I spend as much time thinking about a blog title as I do writing the blog, and constantly have to check myself to make sure I stay on topic. So, fuck the title, unless I actually have a topic, such as my last post. I’d also ask you to judge me easily on grammar, spelling and punctuation; especially commas. I have spent hours reading about commas trying to ensure I have the perfect sentence structure. I know I don’t get them all right, but I’m blogging, not editing. If you see an error, please point it out, but also keep in mind that this blog isn’t meant to showcase my technical prowess (as though I have some). If I can convince myself the details don’t matter, I’ll spend less time editing and more time creating content.
I realized that it’s been almost ten years since I registered www.sixfathomsdeep.com. I registered it with the intent to start a blog or personal website of some sort. I’m not sure if I even knew the word blog ten years ago. I certainly was a very different person, not a person I’d like to be around now. In fairness, I don’t like myself now, either, but for different reasons. A decade ago, I liked myself reasonably well, oddly enough.
The domain registration predates the period where everything went off the rails, but in hindsight, was a good indicator it was coming. I expect there were a lot of red flags to be thrown, but nobody was watching for them. Nobody I’m aware of, at least. Wanting a private, anonymous place to publish myself didn’t fit with the person I was, but I somehow knew I wanted it. I was still reasonably happily married, still satisfied I was on the right career path for the foreseeable future, on track to meet goals, had never dabbled in drugs, and still clung to a faint belief in the God of the Christian faith and that I was a still included in His master plan. I don’t know what tipped the scales, or if I could wind back the clock, would I hear an audible snap.
Don’t get me wrong, I was never really “right”, but my subconscious worked hard to make me seem that way. I have very early memories of feeling uncomfortable and highly stressed in situations where everyone around me was fine, even thriving. It reminds me of an excerpt from something I wrote a couple years back (If you are interested in who Jerry is, let me know, there’s more):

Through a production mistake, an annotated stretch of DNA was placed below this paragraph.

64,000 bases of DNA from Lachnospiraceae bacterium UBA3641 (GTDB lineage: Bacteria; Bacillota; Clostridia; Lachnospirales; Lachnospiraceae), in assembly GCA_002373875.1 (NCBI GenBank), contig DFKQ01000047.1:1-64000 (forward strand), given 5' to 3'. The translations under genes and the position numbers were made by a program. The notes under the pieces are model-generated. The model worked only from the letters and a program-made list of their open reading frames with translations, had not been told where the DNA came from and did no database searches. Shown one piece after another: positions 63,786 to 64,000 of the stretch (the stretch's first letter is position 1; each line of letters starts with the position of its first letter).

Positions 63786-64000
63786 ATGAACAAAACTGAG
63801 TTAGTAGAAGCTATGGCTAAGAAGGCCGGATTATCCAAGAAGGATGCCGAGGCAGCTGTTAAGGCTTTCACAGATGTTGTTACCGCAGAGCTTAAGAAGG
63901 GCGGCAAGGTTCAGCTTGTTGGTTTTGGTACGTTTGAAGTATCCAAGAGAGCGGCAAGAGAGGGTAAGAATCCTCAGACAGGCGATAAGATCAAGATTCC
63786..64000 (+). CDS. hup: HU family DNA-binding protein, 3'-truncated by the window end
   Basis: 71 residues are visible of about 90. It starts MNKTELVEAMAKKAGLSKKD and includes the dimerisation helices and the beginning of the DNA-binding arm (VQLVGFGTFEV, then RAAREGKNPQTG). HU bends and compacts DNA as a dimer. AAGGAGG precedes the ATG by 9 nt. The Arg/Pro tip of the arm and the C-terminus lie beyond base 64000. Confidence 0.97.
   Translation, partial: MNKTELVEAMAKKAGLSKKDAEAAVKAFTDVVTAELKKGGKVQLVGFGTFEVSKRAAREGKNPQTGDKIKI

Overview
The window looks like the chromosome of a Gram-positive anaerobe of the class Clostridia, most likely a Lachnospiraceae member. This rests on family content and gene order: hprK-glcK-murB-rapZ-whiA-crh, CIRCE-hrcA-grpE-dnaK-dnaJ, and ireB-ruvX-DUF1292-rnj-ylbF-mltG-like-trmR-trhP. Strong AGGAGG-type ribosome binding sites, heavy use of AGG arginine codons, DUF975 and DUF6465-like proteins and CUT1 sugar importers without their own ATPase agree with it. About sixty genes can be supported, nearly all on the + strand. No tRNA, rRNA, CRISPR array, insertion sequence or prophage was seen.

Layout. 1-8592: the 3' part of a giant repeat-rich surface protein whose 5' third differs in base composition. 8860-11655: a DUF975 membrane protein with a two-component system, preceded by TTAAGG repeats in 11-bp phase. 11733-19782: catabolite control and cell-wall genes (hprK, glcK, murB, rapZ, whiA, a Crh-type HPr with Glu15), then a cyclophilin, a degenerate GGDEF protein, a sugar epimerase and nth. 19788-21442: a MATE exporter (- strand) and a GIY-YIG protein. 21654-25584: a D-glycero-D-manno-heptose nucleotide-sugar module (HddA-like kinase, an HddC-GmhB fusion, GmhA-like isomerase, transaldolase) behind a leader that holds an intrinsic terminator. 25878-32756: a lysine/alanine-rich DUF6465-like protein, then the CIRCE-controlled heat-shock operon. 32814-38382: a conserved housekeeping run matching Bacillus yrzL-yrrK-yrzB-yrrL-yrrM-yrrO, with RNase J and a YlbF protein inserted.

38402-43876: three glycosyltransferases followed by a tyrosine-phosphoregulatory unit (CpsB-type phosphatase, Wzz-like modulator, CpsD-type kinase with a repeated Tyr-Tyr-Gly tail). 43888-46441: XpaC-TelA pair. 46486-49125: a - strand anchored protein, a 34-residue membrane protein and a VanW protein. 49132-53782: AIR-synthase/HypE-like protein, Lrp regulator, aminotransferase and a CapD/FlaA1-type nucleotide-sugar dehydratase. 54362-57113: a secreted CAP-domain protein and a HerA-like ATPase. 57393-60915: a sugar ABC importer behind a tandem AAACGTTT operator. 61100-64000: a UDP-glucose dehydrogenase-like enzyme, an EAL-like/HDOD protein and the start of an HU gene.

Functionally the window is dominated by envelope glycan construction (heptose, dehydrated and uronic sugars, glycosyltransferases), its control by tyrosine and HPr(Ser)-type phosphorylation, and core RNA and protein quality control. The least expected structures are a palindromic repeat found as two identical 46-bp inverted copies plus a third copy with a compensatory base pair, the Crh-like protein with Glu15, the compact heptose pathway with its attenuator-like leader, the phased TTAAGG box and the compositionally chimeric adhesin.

“The real pain I feel isn’t physical. This is where I think Jerry and I diverge slightly. He’s hardened for sure, and it might be in there somewhere, but I’ll never know. Everywhere I look, I see pain. I can’t recall exactly when I started to to tune into it, but it was in my 30s. It became increasingly difficult for me to ignore that I didn’t fit into the word around me. For years I just assumed I wasn’t working hard enough. From what I could see, everything made sense to the people around me. The almost intuitively knew what to do with their lives. Not that the majority of people I knew were particularly driven or focused, but they appeared to have a path. I didn’t see it, I assumed nobody else did. It never occurred to me that there was some internal compass, some primal instinct that I was missing.
As a kid I hated church and Sunday school. My mother tried diligently to get me there weekly. I have some memories of going to a United church, but at some young age my mother defected to the nazarene. I had a hard time understanding what I was being told while at church, but took it to be absolutely true. That made things a little harder still to calibrate what was around me. I recall as a child, my mother reading a bible stories to me before bed. My own NEV bible with a hand sewn denim jacket, complete with zipper, made lovingly by my mother. It had pockets inside for pens and paper and a cross embroidered on the front. I think I still have it somewhere.
I remember very little of the the stories other than “stoned to death” and “sawn asunder”. I would notice dear mom hesitated while reading those parts. I asked her about both those terms, and it still makes me bristle at how she awkwardly tried to explain the most brutal of tortures and executions as cartoonish memes. Well, they just throw rocks at you. Until you’re dead. How benign. It came from authority, and authority was not to be questioned, ergo, it was truth.
By the time I was in my mid teens, I was often too hungover to go to church. When I did go, I would sometimes ask questions in Sunday school. I maintained status as a role model student, but there were a few times where I drew stern stares from agitated teachers. I never pushed too hard, but I was genuinely confused, even upset, about what appeared to me to be striking hypocrisy and contradiction in the messages of love. Still, I believed it, somehow. Upon reflection, I concluded that my belief came not from the religious doctrine, rather it was from simply believing everyone else around me. I was gaslighted. Gaslit? In any case, when everyone around you believes something, especially as a child, you tend to believe whatever it is, however unlikely or unappealing.”